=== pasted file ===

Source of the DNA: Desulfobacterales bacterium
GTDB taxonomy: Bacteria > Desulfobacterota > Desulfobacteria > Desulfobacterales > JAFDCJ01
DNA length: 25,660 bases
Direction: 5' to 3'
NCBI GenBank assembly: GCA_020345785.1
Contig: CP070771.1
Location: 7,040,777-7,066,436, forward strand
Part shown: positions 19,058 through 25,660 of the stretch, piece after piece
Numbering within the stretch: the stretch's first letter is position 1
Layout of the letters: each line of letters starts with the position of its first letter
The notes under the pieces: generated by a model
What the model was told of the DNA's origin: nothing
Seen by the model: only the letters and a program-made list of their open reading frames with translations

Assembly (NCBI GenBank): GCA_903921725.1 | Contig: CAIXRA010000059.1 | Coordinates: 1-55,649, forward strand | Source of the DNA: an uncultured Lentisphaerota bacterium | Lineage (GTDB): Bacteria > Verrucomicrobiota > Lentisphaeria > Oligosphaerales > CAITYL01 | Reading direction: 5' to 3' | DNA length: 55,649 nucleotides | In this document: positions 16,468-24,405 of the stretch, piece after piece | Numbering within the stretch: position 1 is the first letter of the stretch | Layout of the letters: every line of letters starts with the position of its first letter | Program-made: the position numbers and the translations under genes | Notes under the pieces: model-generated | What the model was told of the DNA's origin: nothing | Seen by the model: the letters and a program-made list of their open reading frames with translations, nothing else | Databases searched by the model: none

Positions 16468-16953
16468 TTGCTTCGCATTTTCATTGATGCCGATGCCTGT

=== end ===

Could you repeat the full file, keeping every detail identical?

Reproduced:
Source of the DNA: Desulfobacterales bacterium
GTDB taxonomy: Bacteria > Desulfobacterota > Desulfobacteria > Desulfobacterales > JAFDCJ01
DNA length: 25,660 bases
Direction: 5' to 3'
NCBI GenBank assembly: GCA_020345785.1
Contig: CP070771.1
Location: 7,040,777-7,066,436, forward strand
Part shown: positions 19,058 through 25,660 of the stretch, piece after piece
Numbering within the stretch: the stretch's first letter is position 1
Layout of the letters: each line of letters starts with the position of its first letter
The notes under the pieces: generated by a model
What the model was told of the DNA's origin: nothing
Seen by the model: only the letters and a program-made list of their open reading frames with translations

Assembly (NCBI GenBank): GCA_903921725.1 | Contig: CAIXRA010000059.1 | Coordinates: 1-55,649, forward strand | Source of the DNA: an uncultured Lentisphaerota bacterium | Lineage (GTDB): Bacteria > Verrucomicrobiota > Lentisphaeria > Oligosphaerales > CAITYL01 | Reading direction: 5' to 3' | DNA length: 55,649 nucleotides | In this document: positions 16,468-24,405 of the stretch, piece after piece | Numbering within the stretch: position 1 is the first letter of the stretch | Layout of the letters: every line of letters starts with the position of its first letter | Program-made: the position numbers and the translations under genes | Notes under the pieces: model-generated | What the model was told of the DNA's origin: nothing | Seen by the model: the letters and a program-made list of their open reading frames with translations, nothing else | Databases searched by the model: none

Positions 16468-16953
16468 TTGCTTCGCATTTTCATTGATGCCGATGCCTGT